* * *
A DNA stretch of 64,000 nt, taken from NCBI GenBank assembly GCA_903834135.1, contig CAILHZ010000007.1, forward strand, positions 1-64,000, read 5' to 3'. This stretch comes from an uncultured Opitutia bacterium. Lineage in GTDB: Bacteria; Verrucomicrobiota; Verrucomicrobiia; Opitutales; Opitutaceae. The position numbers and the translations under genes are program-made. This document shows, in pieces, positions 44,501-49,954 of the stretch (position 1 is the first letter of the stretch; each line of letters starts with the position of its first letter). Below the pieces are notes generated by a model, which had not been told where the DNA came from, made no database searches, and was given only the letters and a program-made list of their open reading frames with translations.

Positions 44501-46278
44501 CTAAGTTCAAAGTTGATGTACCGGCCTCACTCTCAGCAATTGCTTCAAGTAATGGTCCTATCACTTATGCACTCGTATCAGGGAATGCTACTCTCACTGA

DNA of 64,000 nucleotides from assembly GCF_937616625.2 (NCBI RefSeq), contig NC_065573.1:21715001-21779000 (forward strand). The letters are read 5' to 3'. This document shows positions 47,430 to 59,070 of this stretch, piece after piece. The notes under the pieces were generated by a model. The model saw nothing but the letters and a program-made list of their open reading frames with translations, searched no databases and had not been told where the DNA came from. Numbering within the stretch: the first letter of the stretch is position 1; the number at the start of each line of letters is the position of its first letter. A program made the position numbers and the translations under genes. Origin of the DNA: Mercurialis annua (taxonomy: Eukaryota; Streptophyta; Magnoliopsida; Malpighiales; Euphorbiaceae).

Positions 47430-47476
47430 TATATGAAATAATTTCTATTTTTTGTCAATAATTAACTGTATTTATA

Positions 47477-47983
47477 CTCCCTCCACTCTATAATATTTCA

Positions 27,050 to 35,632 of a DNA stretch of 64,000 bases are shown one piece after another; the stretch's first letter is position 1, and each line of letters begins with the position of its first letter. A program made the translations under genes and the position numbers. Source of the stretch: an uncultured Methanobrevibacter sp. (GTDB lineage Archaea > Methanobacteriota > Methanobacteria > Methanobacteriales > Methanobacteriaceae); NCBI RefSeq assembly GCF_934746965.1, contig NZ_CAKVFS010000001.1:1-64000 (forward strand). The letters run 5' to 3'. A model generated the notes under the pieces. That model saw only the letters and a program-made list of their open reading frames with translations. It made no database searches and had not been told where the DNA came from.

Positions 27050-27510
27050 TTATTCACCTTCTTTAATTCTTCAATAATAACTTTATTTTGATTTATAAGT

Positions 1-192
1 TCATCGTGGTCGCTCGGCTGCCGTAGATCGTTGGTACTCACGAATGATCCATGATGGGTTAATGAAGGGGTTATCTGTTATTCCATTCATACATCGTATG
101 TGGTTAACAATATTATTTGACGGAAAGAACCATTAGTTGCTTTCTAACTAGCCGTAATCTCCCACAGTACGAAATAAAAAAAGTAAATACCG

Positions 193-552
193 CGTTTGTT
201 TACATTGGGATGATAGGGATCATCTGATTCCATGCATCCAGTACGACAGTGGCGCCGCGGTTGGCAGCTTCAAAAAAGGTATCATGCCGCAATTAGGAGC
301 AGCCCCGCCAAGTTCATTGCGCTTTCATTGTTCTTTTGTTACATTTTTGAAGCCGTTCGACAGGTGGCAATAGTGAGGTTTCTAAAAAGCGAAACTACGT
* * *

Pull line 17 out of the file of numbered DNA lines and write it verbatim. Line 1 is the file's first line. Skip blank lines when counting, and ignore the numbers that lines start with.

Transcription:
201 TACATTGGGATGATAGGGATCATCTGATTCCATGCATCCAGTACGACAGTGGCGCCGCGGTTGGCAGCTTCAAAAAAGGTATCATGCCGCAATTAGGAGC